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Where Celebrities Go, Fans Follow

[ 0 ] October 19, 2010 |

The music industry has never been the same since Napster, the phenomenon that revolutionized how people acquired songs…for free! Yes, it was a blow to artists and record labels – album sales plummeted and law suits against the music sharing site were on the rise.

However, it became increasingly apparent that resisting these changes was an ever-failing battle against culture and technology….

What also became clear was that in-order to keep an artist relevant, fresh and profitable, he or she had to become something more…something like a brand perhaps?

Ah the infamous celeb brand – from the Sean John’s to the LAMB’s to the Jessica Simpson’s, hardly an artist but albeit a success story in the retail world – where she failed as an artist she capitalized as a fashion brand, with her net worth approaching $1 billion this year.

In the last few years another major cultural and technological shift has emerged that again, if not embraced, will leave these “artists” alone in the dark – celebrity, meet social media…your new PR gateway!

Think about it, before social media entered the picture…could you ever imagine being able to have direct dialogue with your favourite artist? (Well unless you were a stalker of some sort.)

A few of my personal favourite artists doing social media right:

Lady Gaga – With almost 21 million fans on Facebook and close to 7 million followers on Twitter, Lady Gaga has definitely embraced the social media storm. I receive daily updates through her Facebook fanpage, with endearing messages/updates and pics of Gaga working in the studio or hanging out with her celeb friends. She also recently ran an exclusive contest, entitled: “Who is Aljenandro?” based on her recent hit, fans could upload their interpretations on her blog to win special prizes.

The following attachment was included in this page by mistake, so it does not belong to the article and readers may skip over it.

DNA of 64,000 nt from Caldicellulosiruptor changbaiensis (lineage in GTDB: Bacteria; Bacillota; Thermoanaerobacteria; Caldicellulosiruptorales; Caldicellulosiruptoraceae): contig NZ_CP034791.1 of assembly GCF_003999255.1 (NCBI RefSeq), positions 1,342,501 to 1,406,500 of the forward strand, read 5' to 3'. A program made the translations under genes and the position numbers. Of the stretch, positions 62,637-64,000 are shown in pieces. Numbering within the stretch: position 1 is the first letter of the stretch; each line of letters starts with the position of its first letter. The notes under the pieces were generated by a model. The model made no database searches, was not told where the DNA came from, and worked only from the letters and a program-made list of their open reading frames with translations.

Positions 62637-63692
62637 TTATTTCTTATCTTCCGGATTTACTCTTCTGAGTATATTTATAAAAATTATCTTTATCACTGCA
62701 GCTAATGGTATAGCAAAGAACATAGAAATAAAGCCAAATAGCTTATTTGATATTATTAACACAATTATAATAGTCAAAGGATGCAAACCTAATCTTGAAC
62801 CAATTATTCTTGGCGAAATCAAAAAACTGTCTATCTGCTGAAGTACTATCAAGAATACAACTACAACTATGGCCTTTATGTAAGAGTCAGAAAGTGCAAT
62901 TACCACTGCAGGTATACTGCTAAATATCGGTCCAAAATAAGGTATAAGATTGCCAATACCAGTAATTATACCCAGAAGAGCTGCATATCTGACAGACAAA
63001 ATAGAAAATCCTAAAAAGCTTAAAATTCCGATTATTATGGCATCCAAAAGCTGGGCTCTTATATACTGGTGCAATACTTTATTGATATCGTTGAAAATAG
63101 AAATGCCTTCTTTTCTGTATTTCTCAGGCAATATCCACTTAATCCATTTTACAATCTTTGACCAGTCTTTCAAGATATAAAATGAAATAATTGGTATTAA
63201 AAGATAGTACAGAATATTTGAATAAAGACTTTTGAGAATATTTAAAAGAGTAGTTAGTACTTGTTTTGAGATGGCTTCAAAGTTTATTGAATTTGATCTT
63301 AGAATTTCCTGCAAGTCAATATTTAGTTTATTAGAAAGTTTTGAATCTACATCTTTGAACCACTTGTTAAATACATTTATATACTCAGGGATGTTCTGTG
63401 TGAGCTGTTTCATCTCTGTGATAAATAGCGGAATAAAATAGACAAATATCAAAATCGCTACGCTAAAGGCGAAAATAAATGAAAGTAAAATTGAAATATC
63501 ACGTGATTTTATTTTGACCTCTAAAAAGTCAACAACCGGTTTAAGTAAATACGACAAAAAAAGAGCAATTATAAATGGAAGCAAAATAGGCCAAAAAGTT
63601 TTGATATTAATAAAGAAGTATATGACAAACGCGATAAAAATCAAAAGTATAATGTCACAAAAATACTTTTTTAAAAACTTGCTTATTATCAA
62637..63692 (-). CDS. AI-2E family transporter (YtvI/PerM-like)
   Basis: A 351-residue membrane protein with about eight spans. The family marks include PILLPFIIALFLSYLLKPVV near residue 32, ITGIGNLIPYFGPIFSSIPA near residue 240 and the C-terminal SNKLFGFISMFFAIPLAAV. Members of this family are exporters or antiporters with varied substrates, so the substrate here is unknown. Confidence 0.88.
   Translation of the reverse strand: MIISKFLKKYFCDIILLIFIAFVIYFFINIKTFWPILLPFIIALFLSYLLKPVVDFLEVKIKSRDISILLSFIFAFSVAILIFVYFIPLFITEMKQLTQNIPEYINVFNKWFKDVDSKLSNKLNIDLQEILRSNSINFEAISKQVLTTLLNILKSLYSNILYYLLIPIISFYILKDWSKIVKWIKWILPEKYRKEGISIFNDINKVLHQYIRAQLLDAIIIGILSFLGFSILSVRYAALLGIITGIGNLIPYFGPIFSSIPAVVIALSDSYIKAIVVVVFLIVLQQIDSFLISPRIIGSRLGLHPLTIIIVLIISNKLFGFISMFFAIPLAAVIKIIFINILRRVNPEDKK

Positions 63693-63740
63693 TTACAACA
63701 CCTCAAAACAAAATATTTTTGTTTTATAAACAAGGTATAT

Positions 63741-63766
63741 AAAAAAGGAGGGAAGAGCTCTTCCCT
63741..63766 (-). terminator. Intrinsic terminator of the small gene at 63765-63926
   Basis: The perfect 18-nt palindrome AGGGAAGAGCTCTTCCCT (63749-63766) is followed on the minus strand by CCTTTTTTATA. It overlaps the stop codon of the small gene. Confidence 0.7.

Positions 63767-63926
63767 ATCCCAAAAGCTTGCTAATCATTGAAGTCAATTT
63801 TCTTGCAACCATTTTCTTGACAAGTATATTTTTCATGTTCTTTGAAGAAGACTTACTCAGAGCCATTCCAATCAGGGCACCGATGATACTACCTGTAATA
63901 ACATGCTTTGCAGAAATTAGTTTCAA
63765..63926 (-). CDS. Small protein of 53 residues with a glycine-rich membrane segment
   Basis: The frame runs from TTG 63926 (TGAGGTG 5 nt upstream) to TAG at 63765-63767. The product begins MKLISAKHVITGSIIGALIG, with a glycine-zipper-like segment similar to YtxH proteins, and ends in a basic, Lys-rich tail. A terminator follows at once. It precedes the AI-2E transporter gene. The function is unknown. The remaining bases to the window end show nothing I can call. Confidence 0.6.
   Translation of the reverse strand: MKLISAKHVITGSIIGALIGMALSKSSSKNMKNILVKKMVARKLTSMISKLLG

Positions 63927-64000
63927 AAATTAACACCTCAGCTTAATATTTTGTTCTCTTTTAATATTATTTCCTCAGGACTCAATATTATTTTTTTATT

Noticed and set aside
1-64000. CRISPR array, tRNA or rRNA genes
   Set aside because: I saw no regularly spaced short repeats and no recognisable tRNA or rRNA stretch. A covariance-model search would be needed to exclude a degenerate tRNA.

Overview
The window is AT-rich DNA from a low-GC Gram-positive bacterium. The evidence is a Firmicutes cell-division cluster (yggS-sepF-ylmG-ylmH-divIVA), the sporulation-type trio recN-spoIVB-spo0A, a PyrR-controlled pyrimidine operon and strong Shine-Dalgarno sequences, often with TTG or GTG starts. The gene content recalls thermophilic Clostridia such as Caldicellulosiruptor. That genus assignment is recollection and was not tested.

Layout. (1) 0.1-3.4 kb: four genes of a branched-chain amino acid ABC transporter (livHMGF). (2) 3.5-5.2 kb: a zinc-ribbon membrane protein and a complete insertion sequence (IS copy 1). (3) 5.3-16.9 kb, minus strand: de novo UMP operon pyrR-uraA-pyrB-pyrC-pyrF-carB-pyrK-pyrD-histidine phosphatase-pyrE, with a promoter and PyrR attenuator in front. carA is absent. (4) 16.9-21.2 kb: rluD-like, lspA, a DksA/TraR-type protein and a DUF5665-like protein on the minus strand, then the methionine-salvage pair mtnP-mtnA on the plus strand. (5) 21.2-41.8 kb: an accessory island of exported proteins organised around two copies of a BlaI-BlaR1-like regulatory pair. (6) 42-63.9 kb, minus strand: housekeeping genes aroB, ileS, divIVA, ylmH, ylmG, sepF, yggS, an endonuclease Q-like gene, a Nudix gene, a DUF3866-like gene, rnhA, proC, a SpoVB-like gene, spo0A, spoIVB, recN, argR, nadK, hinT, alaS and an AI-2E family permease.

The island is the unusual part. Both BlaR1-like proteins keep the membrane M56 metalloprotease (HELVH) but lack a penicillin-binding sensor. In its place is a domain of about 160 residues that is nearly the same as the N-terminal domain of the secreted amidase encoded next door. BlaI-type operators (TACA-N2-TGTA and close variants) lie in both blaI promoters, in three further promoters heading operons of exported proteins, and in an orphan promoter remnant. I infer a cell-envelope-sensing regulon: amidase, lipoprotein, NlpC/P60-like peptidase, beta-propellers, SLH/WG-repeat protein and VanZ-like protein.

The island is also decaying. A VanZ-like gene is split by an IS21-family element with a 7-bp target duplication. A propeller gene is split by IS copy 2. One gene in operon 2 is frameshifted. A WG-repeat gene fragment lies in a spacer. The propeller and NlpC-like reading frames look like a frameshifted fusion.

Drake – Canada’s favourite rapper doesn’t fall short when connecting with his fans. His Facebook count is approaching the 8 million mark and his Twitter at 1.4 million. Drizzy had his fans and the media buzzing, recently tweeting that he married lady rapper Nicki Minaj which set the net on fire! It was later announced that they were both just having a little social media fun, but it definitely got people talking.

Humanizing a brand or a celebrity (who are often revered as royalty in society) is the main reason why a fan would choose to follow a celeb – to feel connected, informed and engaged, naturally leading to higher brand equity and loyalty.

In all likelihood, the majority of these artists have hired someone, such as their publicist to masquerade on Twitter and/or Facebook for them – fair enough, as long as their hired help keeps it real, interesting and intimate.

Having a Facebook fan page is a must as a celebrity, if you don’t have one, you’re already forfeiting an enormous marketing tool – after all where celebrities go, fans follow.

Similarly, Twitter has given artists the opportunity to create dialogue with his/her followers. In a mere 140 characters, a brand can create a powerful presence, but unfortunately not all capitalize on this medium the way its meant to be used.

The problem I find with celeb Twitter accounts is the often one-way dialogue. Think of social media as a party – you’re the host and you have to make sure everyone is having a good time, this can only be done if you actually engage with your guests – which doesn’t mean just talking to them, but also LISTENING to what they are saying to you…it can prove to be quite powerful.

In TwitterLand this means:

1. Following others – follow people who you trust, you think are interesting, or that you learn from
2. Be genuine
3. Reply to tweets when possible
4. Retweeting fans tweets when possible
5. Reading blogs by users on Twitter/Sharing your own blog with followers
6. Creating exclusive promos, videos, etc. just for your Twitter base

What are other artist success stories and disappointments, which ones would you nominate as the best or worst, and why?

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Category: Uncategorized, WikiBrands in Action

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